The Halloween Tree at first glance seems like an educational Halloween children’s movie. But some of the themes seem much too dark for a child’s mind.
The Halloween Tree was a book written by author Ray Bradbury and published in 1972. It was made into an animated made-for-TV film adaptation in 1993. The story is made for children, but within its hour and thirty-minute run-time, it deals with topics of death, the afterlife, and sacrificing one’s own life for the sake of friendship. It is sort of an educational movie in the way it teaches viewers about the origins of Halloween. But, underneath the tones of adventure and the Halloween spirit, it teaches children about more than just history.
The story begins with four young children getting ready for Halloween. They dress up as a witch, a mummy, a skeleton, and a monster. They meet up at their usual spot, but their fifth friend Pipkin isn’t there. When they go to his house, they see him being lifted into an ambulance. The four friends chase after the ambulance, cutting through a creepy backroad to reach him quickly. That’s when they see Pip running away. But something is strange. Pip appears to be translucent. The friends think Pip is playing a trick on them and they follow him to an old mansion.
The owner of the mansion is an old man named Clavicle Moundshroud, and in his backyard rests a tree with what appears to be thousands of pumpkins all with a different expression carved into them. These pumpkins all represent the souls that are trapped within them. The friends spot Pip who is climbing the tree to the top to retrieve a pumpkin that looks just like him. Moundshroud scolds the children when they say they don’t know the history or symbolism their costumes represent. When Pip reaches his pumpkin, he is transported through time and space.
Moundshroud leads the other friends on an adventure through the history of Halloween’s past. Along the way, they learn the origins of the costumes they wear while simultaneously getting closer to Pip. The film explores topics of life and death when each time one of the children learns about their costume, Pip is seen in a near-death experience, each time getting closer to death. All the while, Moundshroud tries to snatch Pipkin’s pumpkin. But Pip is holding onto life. This already is a mature topic for children. Anyone who has had someone in their lives that was close to death will know that watching someone clinging onto life is a very ominous and heartbreaking thing to witness.
Things start to get dark towards the end, and Pip doesn’t appear to have any more energy to keep going. But his friends insist he remain strong and fight for his life. In an emotional movie climax, the children apologize for everything wrong they’ve ever done to Pip, who accepts their apologies before crumbling away to dust. Moundshroud tells the children that because they did not reach Pip in time, his soul now belongs to him. To have a children’s movie talk about someone who is dying is a pretty mature topic, but even more so when it discusses how a person’s soul can keep fighting to stay alive. Many children do not understand the concept of death, and to see the children in the movie explore this topic is very sad.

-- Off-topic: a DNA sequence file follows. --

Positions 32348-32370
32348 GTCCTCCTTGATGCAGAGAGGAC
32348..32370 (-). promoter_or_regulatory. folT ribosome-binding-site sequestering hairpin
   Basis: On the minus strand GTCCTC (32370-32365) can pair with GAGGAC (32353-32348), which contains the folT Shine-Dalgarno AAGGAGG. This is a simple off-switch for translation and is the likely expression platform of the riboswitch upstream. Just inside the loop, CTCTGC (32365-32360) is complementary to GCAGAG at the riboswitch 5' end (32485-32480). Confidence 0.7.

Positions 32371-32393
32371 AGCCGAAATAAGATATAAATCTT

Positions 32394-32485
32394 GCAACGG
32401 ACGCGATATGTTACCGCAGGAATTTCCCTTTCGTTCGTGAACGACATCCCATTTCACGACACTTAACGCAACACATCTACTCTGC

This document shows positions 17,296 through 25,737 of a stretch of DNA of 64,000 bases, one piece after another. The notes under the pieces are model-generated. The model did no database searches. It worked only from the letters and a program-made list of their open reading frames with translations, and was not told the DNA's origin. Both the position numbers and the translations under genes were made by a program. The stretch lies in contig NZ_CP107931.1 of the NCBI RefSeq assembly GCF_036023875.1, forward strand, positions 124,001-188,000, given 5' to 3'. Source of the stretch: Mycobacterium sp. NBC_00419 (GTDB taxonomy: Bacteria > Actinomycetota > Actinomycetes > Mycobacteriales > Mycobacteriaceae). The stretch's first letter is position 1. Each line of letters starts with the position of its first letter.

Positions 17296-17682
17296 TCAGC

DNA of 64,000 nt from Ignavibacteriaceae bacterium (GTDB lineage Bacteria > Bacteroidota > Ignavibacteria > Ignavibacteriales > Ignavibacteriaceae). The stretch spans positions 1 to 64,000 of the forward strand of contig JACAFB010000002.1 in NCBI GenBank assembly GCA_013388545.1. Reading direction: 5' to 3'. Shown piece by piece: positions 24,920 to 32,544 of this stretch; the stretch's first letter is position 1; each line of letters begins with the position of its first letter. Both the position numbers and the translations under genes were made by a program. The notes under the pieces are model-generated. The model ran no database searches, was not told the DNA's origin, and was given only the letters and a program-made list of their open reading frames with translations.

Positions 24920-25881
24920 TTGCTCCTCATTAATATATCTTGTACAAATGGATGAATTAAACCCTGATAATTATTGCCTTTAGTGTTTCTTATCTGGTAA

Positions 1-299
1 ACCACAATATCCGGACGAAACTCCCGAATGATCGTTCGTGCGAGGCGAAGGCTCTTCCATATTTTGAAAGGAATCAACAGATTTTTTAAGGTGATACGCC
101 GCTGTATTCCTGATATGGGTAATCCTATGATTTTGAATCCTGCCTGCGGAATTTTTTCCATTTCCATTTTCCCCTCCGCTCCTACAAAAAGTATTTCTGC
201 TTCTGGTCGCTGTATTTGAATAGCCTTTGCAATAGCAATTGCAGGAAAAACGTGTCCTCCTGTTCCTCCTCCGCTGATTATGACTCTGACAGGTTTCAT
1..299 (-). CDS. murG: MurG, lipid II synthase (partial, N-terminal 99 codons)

Perhaps in one of the most selfless acts seen on screen (especially coming from a bunch of children), each child makes a deal with Moundshroud to give away one year of their lives so that Pipkin may live. Moundshroud takes a sugar candy skull with Pipkin’s name on it, crushes it into fourths, and each child eats the candy in order to seal the deal. The children are transported back to present day and immediately go to Pip’s house to find that he is alive and well. The movie ends with Moundshroud blowing out the candle of his own pumpkin and disappearing along with all the pumpkins in the Halloween tree. All except for Pipkin’s pumpkin.
The themes in this movie are all very heavy but especially so for children. Though the film is meant to bring awareness to the origins of the holiday, it also teaches children about death. When the friends sacrifice a year of their lives, it appears they understand the severity of what they are doing but do it anyway for their friend. Their act of selflessness is not sugar-coated or made to seem like a carefree thing. The movie doesn’t teach its viewers that giving away part of their own life is something to be taken lightly. This film is relevant because life, death, and love will always be important topics to be aware of.
The Halloween Tree is an underrated classic that doesn’t get talked about enough. It is a wonderful film that educates young viewers on all thing Halloween as well as important life lessons. This movie perfectly captures the spirit of Halloween. It is dark, eerie, yet still a fun adventure movie. If the movie was ever to be remade, it could be a wonderful live-action film to help spread awareness for the youth of today and years to come about Halloween’s past, friendship, and sacrifice.
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